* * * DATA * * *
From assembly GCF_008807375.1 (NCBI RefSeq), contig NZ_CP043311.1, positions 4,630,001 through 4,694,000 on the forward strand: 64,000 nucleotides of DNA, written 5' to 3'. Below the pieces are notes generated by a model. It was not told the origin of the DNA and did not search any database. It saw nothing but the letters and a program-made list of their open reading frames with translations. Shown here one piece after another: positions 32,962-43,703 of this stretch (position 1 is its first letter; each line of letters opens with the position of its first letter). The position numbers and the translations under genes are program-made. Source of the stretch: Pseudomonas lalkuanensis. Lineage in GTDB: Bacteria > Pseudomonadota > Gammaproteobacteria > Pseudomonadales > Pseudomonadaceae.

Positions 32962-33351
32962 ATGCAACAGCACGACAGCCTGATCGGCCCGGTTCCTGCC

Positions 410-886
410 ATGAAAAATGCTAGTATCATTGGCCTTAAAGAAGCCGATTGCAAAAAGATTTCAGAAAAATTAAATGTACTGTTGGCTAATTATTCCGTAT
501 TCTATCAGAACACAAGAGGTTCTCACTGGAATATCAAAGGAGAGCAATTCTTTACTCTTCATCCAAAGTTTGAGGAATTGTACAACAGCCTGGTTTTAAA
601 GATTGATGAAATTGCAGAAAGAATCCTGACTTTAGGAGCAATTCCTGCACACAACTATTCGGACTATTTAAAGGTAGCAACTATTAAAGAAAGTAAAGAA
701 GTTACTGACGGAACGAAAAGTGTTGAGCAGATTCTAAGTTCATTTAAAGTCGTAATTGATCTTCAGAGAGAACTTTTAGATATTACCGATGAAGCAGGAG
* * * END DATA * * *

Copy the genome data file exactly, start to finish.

From assembly GCF_008807375.1 (NCBI RefSeq), contig NZ_CP043311.1, positions 4,630,001 through 4,694,000 on the forward strand: 64,000 nucleotides of DNA, written 5' to 3'. Below the pieces are notes generated by a model. It was not told the origin of the DNA and did not search any database. It saw nothing but the letters and a program-made list of their open reading frames with translations. Shown here one piece after another: positions 32,962-43,703 of this stretch (position 1 is its first letter; each line of letters opens with the position of its first letter). The position numbers and the translations under genes are program-made. Source of the stretch: Pseudomonas lalkuanensis. Lineage in GTDB: Bacteria > Pseudomonadota > Gammaproteobacteria > Pseudomonadales > Pseudomonadaceae.

Positions 32962-33351
32962 ATGCAACAGCACGACAGCCTGATCGGCCCGGTTCCTGCC

Positions 410-886
410 ATGAAAAATGCTAGTATCATTGGCCTTAAAGAAGCCGATTGCAAAAAGATTTCAGAAAAATTAAATGTACTGTTGGCTAATTATTCCGTAT
501 TCTATCAGAACACAAGAGGTTCTCACTGGAATATCAAAGGAGAGCAATTCTTTACTCTTCATCCAAAGTTTGAGGAATTGTACAACAGCCTGGTTTTAAA
601 GATTGATGAAATTGCAGAAAGAATCCTGACTTTAGGAGCAATTCCTGCACACAACTATTCGGACTATTTAAAGGTAGCAACTATTAAAGAAAGTAAAGAA
701 GTTACTGACGGAACGAAAAGTGTTGAGCAGATTCTAAGTTCATTTAAAGTCGTAATTGATCTTCAGAGAGAACTTTTAGATATTACCGATGAAGCAGGAG